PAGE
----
SCAPE Artist Talk: Wayne Barrar
Artist Wayne Barrar talks about his major photographic exhibition In/Visible Landscape 2017, part of the SCAPE Public Art 2017 Season.
Wayne Barrar InVisible Landscape 2017
Barrar's work explores the fascinating links between art, science, history and imagination; nothing - from grand panoramas to the tiniest microbe – is safe from his lens.
Focusing predominantly on diatoms, fossil remains of tiny algae, Barrar has produced images for the exhibition using a range of microscope methods.These feature in his work inside and outside the Museum, and on seven billboards in Hagley Park.
Barrar will also talk about samples he has sourced from the internationally-reknown diatomite deposit in Oamaru (see below).
Wayne Barrar is an Associate Professor at Whiti o Rehua School of Art at Massey University, Wellington. His photography has been widely exhibited and published internationally since the 1980s and his work is held in major national and metropolitan collections. Publications include Shifting Nature (University of Otago Press 2001), An Expanding Subterra (Dunedin Public Art Gallery 2010), Torbay tī kōuka: A New Zealand tree in the English Riviera (University of Plymouth Press 2011) and Wayne Barrar: The Glass Archive which accompanied his 2016 exhibition at the Forrester Gallery, Oamaru.
In 1886, the director of New Zealand’s Colonial Museum and Geological Survey, James Hector and Canterbury Museum founder and geologist, Julius von Haast, arranged for samples of New Zealand geological deposits to be displayed at the Indian and Colonial Exhibition in London. In among the rocks, minerals and fossil samples was a small piece of light, chalk-like material from Oamaru. This unassuming-looking material proved to be diatomite, and it caused a sensation among professional and amateur scientists around the world.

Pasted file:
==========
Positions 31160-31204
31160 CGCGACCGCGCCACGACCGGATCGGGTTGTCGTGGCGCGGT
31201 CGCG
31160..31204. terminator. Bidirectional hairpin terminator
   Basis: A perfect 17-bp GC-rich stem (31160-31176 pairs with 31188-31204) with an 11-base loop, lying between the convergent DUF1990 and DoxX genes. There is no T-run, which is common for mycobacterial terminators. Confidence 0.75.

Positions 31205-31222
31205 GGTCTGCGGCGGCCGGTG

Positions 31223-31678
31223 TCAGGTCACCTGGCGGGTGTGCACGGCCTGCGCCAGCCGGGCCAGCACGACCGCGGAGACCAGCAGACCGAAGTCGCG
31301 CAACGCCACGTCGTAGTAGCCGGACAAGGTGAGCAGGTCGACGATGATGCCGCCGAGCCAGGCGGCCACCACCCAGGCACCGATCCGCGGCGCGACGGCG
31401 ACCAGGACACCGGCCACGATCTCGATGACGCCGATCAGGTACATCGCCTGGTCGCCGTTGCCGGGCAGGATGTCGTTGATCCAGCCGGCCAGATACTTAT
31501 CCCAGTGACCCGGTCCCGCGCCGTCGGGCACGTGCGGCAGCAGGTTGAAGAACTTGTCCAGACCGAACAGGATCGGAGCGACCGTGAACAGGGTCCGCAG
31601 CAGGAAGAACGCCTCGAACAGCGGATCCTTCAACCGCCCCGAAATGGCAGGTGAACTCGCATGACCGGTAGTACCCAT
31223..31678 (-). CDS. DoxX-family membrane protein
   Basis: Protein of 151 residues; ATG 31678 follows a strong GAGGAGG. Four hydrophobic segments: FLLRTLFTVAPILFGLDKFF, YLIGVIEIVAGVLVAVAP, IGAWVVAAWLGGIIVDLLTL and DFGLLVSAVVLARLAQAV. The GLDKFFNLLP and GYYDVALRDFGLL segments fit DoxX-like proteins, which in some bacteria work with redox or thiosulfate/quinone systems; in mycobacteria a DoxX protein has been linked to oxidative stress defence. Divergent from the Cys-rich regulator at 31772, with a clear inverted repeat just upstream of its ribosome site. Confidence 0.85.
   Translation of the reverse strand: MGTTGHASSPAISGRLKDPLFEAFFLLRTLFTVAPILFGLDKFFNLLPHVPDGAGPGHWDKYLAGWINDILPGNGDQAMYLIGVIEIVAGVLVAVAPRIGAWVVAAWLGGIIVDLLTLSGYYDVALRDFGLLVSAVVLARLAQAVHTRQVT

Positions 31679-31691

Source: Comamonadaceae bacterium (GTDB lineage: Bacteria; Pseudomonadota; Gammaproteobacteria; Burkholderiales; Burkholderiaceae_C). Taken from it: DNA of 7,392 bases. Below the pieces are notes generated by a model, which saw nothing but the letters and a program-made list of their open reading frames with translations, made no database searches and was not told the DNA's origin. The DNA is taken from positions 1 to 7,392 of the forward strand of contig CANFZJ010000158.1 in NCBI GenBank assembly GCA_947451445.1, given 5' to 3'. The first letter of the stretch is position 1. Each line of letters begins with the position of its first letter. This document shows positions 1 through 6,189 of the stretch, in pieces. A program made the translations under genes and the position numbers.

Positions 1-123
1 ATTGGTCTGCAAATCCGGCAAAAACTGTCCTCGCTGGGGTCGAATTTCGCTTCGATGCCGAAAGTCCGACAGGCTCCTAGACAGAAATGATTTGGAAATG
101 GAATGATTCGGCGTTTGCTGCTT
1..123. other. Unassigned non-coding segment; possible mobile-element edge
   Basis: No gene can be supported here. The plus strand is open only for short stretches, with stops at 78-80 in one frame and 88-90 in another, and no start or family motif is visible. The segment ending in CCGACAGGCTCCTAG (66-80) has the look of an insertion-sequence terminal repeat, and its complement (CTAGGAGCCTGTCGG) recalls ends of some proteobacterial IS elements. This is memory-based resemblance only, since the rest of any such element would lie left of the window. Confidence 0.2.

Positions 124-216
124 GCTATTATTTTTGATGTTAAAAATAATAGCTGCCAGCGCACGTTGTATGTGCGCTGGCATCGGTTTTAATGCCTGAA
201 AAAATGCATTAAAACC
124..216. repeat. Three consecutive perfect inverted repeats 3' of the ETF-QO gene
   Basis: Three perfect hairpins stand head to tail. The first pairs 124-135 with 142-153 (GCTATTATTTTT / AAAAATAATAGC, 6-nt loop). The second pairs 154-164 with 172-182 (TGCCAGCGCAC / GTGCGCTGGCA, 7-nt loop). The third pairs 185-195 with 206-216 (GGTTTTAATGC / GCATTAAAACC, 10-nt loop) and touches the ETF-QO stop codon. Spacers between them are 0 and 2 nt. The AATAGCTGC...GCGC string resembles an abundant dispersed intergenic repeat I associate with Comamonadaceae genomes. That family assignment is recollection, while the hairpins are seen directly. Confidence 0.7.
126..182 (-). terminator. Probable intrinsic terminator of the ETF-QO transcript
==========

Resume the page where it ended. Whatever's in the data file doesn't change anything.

Oamaru diatomite was notable for its tremendous diversity of diatoms – more than 700 species identified to date, many unique to the area and many now extinct – which had been laid down as strata in the warm seas that once encompassed the region.
Samples sourced from deposits on Oamaru farms and rail sidings with the help of locals Thomas Forrester and Harry De Latour, were soon being studied, identified and exchanged internationally. Microscope slides of diatoms were sold to amateur microscopists, and slides of artistic arrangements were produced to entertain a Victorian public obsessed with new ways of visualising the world. Even today these remarkable specimens are still researched and held in some of the great natural history collections around the world, including Canterbury and Otago Museums.
Images: © Wayne Barrar, All Rights Reserved
Reference: Hocken Library, University of Otago, 2017. Wayne Barrar, The Glass Archive, Dunedin [Internet] [accessed 14 September 2017]. Available from http://www.otago.ac.nz/library/hocken/otago638683.html